Dear Church Family,

In our current sermon series in the Gospel of John, we are in the midst of Jesus’ trial before Pilate (John 18:28-19:16). This past Sunday, we saw how Jesus testified before Pilate concerning His kingship, summarized in these words, “My kingdom is not of this world” (John 18:36). This coming Sunday, as Jesus is physically scourged and beaten and while Pilate debates with the Jewish authorities about Jesus’ innocence, we will see how Jesus bears testimony to the relationship between the Kingdom of God and the kingdoms of this world – particularly earthly rulers.

So, at this point, I thought it might be good to remind ourselves of what the Bible teaches about the role and responsibilities of the civil magistrate. To begin, consider how the Westminster Confession of Faith summarizes the Bible’s teaching about the authority and purpose of civil magistrates (earthly governing authorities):

God the supreme Lord and King of all the world, hath ordained civil magistrates to be under Him, over the people, for His own glory, and the public good; and, to this end, hath armed them with the power of the sword, for the defence and encouragement of them that are good, and for the punishment of evil doers. (Westminster Confession of Faith, 23:1)


We may summarize the teaching of this paragraph in three points:

(1) God is Lord and King of all the world.

(2) God ordained civil magistrates to be under Him, and over the people for His glory and the public good.

(3) God has given the civil magistrates the power of the sword (physical violence) to protect and encourage people who do good, and to punish evil doers.

Many passages of Scripture speak to these points, but let’s just consider two. First, the Apostle Paul speaks of the authority and purpose earthly governing authorities in the thirteenth chapter of his letter to the Romans:

1 Every person is to be in subjection to the governing authorities. For there is no authority except from God, and those which exist are established by God.  2 Therefore whoever resists authority has opposed the ordinance of God; and they who have opposed will receive condemnation upon themselves.  3 For rulers are not a cause of fear for good behavior, but for evil. Do you want to have no fear of authority? Do what is good and you will have praise from the same;  4 for it is a minister of God to you for good. But if you do what is evil, be afraid; for it does not bear the sword for nothing; for it is a minister of God, an avenger who brings wrath on the one who practices evil.  5 Therefore it is necessary to be in subjection, not only because of wrath, but also for conscience’ sake.  6 For because of this you also pay taxes, for rulers are servants of God, devoting themselves to this very thing.  7 Render to all what is due them: tax to whom tax is due; custom to whom custom; fear to whom fear; honor to whom honor. (Romans 13:1-7)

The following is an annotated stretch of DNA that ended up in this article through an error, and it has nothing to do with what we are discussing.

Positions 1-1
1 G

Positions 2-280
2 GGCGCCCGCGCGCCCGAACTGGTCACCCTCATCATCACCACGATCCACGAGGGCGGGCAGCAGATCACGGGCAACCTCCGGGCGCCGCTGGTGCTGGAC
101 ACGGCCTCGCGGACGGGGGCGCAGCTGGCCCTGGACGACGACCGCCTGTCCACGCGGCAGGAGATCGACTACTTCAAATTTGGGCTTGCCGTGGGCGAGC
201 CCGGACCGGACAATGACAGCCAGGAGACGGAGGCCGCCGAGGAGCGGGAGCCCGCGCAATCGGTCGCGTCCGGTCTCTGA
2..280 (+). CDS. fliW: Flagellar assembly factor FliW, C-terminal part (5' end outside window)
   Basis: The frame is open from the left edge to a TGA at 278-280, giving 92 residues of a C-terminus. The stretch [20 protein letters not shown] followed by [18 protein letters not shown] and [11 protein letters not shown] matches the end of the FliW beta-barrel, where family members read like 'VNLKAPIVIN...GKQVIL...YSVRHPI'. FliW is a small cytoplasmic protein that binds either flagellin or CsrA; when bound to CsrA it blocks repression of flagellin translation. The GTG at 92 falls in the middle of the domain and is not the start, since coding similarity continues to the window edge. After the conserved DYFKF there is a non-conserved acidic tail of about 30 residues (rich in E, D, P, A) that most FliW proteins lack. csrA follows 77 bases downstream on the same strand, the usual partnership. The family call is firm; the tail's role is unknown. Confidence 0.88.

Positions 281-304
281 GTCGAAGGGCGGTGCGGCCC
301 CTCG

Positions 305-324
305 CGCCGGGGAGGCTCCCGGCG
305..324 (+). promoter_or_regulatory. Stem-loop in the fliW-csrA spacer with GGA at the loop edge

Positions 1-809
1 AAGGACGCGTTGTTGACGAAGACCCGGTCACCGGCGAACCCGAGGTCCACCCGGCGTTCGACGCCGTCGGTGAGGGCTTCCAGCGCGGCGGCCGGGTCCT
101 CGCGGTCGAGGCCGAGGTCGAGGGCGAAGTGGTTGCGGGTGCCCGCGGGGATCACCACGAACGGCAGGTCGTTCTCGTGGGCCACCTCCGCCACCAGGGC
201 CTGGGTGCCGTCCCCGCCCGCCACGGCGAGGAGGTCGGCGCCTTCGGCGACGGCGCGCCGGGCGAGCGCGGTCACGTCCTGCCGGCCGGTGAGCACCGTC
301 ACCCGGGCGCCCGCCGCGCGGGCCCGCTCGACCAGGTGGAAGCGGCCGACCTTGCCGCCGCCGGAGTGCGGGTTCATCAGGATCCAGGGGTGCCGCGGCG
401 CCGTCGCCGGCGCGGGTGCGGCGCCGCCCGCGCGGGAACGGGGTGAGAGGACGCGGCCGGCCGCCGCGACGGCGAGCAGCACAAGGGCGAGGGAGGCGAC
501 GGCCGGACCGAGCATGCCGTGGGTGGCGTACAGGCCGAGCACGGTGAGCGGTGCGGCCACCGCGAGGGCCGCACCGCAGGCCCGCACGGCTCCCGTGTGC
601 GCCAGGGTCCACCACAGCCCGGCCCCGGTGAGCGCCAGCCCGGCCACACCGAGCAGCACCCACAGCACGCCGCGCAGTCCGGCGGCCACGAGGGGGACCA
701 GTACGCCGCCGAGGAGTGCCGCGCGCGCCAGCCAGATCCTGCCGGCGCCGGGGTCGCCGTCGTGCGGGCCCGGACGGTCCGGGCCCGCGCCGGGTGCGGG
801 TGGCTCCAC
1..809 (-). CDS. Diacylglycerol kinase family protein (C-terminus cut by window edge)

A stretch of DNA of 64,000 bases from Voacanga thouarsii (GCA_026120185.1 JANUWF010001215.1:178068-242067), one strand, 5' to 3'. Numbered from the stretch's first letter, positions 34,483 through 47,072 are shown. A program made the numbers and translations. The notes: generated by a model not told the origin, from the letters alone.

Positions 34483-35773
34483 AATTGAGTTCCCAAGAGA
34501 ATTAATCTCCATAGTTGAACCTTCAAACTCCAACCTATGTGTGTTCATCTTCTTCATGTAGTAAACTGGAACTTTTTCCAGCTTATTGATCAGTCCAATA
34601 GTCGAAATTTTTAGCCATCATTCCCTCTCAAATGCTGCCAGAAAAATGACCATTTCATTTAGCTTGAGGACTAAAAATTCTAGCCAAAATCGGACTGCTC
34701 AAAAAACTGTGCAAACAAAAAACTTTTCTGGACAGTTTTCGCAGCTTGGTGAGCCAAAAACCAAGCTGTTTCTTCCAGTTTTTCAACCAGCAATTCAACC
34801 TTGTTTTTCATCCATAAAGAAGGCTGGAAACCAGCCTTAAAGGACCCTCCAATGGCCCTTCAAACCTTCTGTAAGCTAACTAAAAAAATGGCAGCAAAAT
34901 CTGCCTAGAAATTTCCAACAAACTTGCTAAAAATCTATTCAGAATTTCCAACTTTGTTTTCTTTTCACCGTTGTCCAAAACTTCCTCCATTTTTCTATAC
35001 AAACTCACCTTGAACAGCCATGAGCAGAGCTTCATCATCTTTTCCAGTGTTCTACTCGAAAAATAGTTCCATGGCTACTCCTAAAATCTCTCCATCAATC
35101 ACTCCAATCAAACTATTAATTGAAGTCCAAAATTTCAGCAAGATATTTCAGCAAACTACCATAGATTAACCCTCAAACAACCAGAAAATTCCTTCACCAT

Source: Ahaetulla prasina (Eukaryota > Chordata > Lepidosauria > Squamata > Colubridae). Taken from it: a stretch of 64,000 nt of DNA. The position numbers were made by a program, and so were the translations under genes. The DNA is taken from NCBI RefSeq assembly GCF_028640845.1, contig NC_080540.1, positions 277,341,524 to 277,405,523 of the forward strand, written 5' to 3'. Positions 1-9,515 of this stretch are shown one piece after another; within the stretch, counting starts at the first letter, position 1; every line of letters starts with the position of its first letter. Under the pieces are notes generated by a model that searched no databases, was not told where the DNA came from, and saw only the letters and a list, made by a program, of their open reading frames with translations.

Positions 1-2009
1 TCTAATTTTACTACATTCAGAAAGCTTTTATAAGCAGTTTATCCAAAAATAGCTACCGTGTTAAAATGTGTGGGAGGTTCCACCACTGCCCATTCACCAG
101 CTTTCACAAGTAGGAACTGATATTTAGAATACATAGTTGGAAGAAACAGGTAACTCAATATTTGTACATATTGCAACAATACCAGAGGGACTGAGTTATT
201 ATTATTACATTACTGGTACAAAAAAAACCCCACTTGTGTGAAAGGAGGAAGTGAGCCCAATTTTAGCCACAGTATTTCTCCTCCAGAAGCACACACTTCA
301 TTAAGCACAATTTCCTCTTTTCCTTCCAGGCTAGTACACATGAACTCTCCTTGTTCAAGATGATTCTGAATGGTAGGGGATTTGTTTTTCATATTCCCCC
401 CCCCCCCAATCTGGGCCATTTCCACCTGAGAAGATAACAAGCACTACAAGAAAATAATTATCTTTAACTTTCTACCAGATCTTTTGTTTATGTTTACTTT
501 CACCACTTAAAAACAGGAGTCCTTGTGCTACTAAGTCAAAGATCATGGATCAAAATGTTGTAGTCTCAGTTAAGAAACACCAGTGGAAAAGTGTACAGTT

Here are some things that we learn from this passage.

(1) Each and every earthly governing authority is established by God and derives its authority from Him. Therefore, every person (believer and unbeliever alike) is to be in subjection to them.

(2) Resisting earthly governing authorities is tantamount to opposing God, and brings condemnation upon the one who resists.

(3) Earthly governing authorities rule for the purpose of punishing evil behavior (meting out the wrath of God) and praising good behavior. Therefore, we ought to do good and not fear earthly authorities.

(4) Believers submit to earthly governing authorities not just to avoid wrathful consequences, but because of the inward witness of our conscience.

(5) Because God has given these responsibilities to earthly governing authorities (punish evil, praise good), we ought to give what is due them: taxes, custom, fear, and honor.

These are important and powerful exhortations for Christians today. Unfortunately, many Christians, by default, see themselves as opposed to civil magistrates and governing authorities. To be sure, some governments are more just and lawful than others – some are manifestations of oppressive tyranny. But, regardless of the kind of government we live under, God’s Word commands the followers of Christ to pay taxes, fear, render honor and custom that is due those who rule over us.

The Apostle Peter reiterates these very sentiments about how we ought to submit to kings and human institutions of civil authority:

13 Submit yourselves for the Lord’s sake to every human institution, whether to a king as the one in authority,  14 or to governors as sent by him for the punishment of evildoers and the praise of those who do right. (1 Peter 2:13-14)



There is much more that may be said about the relationship between the church and the state, as well as the relationship between the individual Christian and the state (I’ve written before on the Christian’s duty to the magistrate here). But, just this brief overview of what the Bible teaches about the authority and purpose of the civil magistrate ought to caution and convict us about how we think, speak, and behave with regard to those earthly authorities that God has appointed over us.

To put it as simply as possible: earthly rulers have authority over us, and have that authority delegated to them by God. Therefore, let us remember to pray for them, pay tribute, submit and obey their lawful commands.

The Lord be with you!
- Pastor Peter M. Dietsch